Crypto advocates criticize Warren-Marshall crypto bill


Crypto advocates have criticized the Digital Asset Anti-Money Laundering Act, a bipartisan bill proposed by Democratic Sen. Elizabeth Warren and Republican Sen. Roger Marshall.

On Wednesday, Warren introduced the bill to prevent money laundering activities in the crypto industry. It assigns the Financial Crimes Enforcement Network (FinCEN) of the Treasury Department to list crypto wallet providers, validators, miners and other service providers within the industry as money service businesses.

“By closing some loopholes and applying some common-sense rules, we can crack down on the ways rogue nations, oligarchs, and drug lords use crypto to launder billions, evade sanctions, and finance terrorism,” Warren wrote on Twitter.

Crypto advocates said the bill would change how blockchains operate. As a registered financial institution (FI), every crypto entity should identify and document the personal information of anyone using the technology. The bill also suggests that FI can no longer use privacy tools, including address mixer Tornado cash and private coins zcash, to conduct transactions.

Requiring open source developers to build AML/KYC into node software and hardware wallets? That dog won’t hunt.”

Republican Sen. Cynthia Lummis

Republican Sen. Cynthia Lummis — who endorses Bitcoin — said requiring open-source developers to implement Anti-Money Laundering (AML) and Know Your Customers (KYC) policies in their systems would be futile. She was adamant that they would not comply with the order.

Lumis herself, along with Democratic Sen. Kirsten Gillibrand, had proposed the Responsible Financial Innovation Act earlier this year. The bill demands token issuers provide their consumers with risk disclosures and protection measures. Both senators plan to reintroduce the bill to the new Congress formation next year.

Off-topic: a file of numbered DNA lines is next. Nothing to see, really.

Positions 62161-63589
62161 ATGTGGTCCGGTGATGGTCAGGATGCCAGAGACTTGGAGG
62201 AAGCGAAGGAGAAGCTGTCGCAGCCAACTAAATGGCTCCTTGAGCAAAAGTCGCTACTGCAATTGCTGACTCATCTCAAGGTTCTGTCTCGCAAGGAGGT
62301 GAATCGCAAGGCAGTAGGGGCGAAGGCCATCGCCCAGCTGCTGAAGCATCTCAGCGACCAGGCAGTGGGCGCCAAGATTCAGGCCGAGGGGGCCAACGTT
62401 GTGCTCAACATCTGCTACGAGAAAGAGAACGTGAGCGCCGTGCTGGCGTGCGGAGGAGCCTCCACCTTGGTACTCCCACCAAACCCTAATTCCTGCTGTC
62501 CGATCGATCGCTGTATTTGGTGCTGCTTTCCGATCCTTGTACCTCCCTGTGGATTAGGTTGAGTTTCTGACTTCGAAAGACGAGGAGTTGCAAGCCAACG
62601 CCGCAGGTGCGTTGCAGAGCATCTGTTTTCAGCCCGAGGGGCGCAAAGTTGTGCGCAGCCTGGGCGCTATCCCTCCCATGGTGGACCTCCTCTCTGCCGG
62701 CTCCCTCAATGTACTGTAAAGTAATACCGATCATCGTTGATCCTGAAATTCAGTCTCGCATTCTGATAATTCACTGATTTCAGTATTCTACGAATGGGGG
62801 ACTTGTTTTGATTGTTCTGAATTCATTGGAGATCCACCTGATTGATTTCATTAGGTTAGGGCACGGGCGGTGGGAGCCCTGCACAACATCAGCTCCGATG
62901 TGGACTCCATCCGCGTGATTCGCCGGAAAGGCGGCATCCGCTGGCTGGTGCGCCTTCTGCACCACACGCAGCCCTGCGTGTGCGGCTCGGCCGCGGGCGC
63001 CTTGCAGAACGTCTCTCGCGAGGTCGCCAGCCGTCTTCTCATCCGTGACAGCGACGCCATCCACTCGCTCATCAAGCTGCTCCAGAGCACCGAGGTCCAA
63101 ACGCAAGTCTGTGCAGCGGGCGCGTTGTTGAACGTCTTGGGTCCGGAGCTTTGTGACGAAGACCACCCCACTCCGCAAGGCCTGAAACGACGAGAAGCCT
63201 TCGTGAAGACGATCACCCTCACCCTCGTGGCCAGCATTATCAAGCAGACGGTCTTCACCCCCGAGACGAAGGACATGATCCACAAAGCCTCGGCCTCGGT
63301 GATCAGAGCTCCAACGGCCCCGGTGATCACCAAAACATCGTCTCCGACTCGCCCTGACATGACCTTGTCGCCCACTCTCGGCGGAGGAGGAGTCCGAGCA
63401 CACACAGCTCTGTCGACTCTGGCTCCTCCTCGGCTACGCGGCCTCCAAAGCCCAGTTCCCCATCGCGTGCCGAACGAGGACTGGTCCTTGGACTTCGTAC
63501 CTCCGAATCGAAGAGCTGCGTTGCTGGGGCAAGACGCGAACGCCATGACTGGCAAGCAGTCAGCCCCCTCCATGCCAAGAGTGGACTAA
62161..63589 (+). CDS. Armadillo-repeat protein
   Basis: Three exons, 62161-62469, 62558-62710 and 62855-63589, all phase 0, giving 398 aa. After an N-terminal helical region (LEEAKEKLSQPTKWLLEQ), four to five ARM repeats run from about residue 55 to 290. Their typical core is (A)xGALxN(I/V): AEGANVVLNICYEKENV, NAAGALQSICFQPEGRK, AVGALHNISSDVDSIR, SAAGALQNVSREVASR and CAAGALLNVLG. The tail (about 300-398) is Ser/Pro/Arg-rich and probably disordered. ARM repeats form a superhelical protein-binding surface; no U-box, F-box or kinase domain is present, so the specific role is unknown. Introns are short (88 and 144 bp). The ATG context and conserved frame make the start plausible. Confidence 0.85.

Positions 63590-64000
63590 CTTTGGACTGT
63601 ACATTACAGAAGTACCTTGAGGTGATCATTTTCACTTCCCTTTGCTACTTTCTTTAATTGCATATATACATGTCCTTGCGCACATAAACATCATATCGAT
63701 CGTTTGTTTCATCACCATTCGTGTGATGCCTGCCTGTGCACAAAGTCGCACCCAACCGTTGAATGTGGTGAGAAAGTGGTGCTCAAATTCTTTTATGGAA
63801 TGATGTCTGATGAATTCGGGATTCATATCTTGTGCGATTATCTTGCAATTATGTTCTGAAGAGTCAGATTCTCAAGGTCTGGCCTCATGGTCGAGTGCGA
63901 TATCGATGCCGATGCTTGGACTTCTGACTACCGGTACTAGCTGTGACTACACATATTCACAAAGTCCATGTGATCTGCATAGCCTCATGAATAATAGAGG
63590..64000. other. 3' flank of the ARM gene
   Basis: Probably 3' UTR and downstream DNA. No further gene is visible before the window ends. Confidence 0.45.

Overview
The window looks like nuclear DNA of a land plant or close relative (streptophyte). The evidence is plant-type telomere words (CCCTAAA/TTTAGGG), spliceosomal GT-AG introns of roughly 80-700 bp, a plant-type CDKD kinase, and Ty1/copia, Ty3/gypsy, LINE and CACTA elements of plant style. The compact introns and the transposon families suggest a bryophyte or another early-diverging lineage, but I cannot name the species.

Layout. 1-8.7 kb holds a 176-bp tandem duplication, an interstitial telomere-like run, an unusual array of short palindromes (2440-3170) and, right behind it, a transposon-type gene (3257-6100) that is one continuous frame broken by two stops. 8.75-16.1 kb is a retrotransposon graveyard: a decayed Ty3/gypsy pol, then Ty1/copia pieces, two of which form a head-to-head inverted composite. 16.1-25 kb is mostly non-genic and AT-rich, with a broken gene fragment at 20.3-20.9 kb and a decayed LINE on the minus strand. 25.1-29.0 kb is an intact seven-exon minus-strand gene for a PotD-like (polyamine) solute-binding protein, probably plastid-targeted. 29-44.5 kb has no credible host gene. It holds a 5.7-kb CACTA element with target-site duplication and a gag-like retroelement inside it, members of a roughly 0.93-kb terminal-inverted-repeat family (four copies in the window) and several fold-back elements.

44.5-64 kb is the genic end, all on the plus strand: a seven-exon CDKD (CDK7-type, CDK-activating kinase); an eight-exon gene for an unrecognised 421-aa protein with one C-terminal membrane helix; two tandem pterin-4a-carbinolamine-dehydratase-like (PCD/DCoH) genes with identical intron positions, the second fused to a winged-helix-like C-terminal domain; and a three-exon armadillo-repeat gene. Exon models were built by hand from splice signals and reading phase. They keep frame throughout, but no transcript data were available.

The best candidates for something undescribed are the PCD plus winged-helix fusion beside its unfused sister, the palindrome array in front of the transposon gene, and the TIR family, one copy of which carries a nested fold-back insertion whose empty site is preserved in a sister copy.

Antonin Scalia Law School professor J.W. Verret said Warren-Marshall’s bill could make transactions easier for criminals. The blockchain expert described the bill as an attempt to “stop civil rights.”

“Your representations about the magnitude of illicit use are contrary to Treasury’s testimony,” Verret added. “Your push here is just fundamentally deceptive.”

Executives of crypto policy research agency Coin Center, Neeraj Agrawal and Jerry Brito, also took to Twitter to comment about the bill. Agrawal said it would not prevent “the next FTX,” while Brito described it as the “most direct attack” on the cryptocurrency community.

Foley & Lardner chief of digital asset practice Patrick Daugherty said he was “delighted” to see a bipartisan effort to make the crypto space safe. Daugherty, however, said the bill could disrupt the financial privacy of crypto users who do not participate in corrupt activities.

Requiring miners and validators to perform due diligence can be “problematic.” Daugherty said these crypto entities lacked the knowledge and skills to implement KYC.

Seward & Kissel counsel Casey Jennings said Warren and Marshall did not thoroughly develop the bill. Jennings added that the bill could have “sweeping ramifications” for money service businesses. According to Jennings, it may not pass through in this Congress session because the bill requires improvements.

Cryptocurrency under scrutiny

The crypto industry is experiencing a slump, which started at the beginning of this year. The inconducive macroeconomic situation, which sees a global recession in 2023, has caused investors to avoid risky assets to protect their money.

Some crypto companies announced bankruptcy this year, including Celsius and FTX. These bankruptcy cases brought lawmakers’ attention to customer protection within the cryptocurrency sphere. In the case of crypto company solvency, there is no law regulating the return of customer funds.

FTX's implosion made lawmakers push for tighter crypto regulation. The crypto exchange’s former CEO, Samuel Bankman-Fried, allegedly used client money to trade via his other company, Alameda Research. Bankman-Fried, currently under police custody, reportedly also used customer funds to pay for his personal expenses.